All government’s incentive programmes, aimed at encouraging energy efficiency in households, have petered out, says renewable-energy organisation the Sustainable Energy Society of Southern Africa (Sessa) water-heating division chairperson James Green.
He highlights the importance of consumer incentive programmes for the renewables industry and believes that environmental awareness and energy conservation is critical for South Africa. Green also points out that renewable energy remains more expensive in the short term than the relatively cheap coal-generated electricity currently feeding the grid.
Green adds that State-owned power utility Eskom’s stewardship of the Solar Water Heating Rebate Programme ended in January this year. Following this, the Department of Energy intended to release a new programme, but terminated these plans on April 30, thereby rendering government incentivisation of alternative energy use inactive.
Moreover, Green questions the way in which government executed the implementation of its goal, set in April 2010, to install a million solar water heaters (SWHs) in South Africa by March 2014. This date was later postponed to March 2015.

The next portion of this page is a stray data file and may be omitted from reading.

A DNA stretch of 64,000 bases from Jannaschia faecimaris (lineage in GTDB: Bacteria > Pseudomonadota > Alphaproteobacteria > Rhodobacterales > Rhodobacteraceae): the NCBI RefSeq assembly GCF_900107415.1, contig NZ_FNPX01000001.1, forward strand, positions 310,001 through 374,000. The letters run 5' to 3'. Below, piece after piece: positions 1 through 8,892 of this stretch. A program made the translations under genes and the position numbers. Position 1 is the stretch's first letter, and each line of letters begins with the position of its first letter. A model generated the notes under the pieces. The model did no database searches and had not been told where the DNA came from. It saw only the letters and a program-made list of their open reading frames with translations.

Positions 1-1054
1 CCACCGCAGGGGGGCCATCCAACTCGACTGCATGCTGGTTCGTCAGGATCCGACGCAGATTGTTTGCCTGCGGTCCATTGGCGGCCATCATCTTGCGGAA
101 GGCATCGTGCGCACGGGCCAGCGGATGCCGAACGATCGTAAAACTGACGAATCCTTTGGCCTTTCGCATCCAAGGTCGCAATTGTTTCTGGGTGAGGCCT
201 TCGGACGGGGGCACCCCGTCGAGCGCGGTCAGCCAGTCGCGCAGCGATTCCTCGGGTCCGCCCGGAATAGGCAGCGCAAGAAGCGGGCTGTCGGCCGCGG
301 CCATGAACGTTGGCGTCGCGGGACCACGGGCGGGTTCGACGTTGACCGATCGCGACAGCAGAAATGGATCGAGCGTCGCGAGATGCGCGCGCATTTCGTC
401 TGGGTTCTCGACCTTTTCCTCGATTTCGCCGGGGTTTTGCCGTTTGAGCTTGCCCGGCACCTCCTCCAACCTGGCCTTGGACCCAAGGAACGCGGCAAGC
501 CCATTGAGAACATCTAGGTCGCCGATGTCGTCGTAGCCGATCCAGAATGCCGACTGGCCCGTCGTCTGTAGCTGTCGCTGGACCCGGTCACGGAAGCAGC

Only about 400 000 SWHs have been installed to date, with 300 000 of these having been part of the socioeconomic uplift programme known as the low-pressure solar water heater (LP SWH) rebate programme. Many of the heaters installed for this programme do not work, adds Green.
He says the LP SWH programme resulted in a boom in the solar industry in 2011 and 2012, but that the industry is now dormant because the programme was terminated at the end of December 2012.
Green attributes the dissipation of the incentive programmes and the subsequent dissipation of the industry to government’s poor administration and implementation. He adds that lax regulations on who could qualify as an installer meant that the installation standards were frequently poor and that the solar units were often set facing the wrong direction.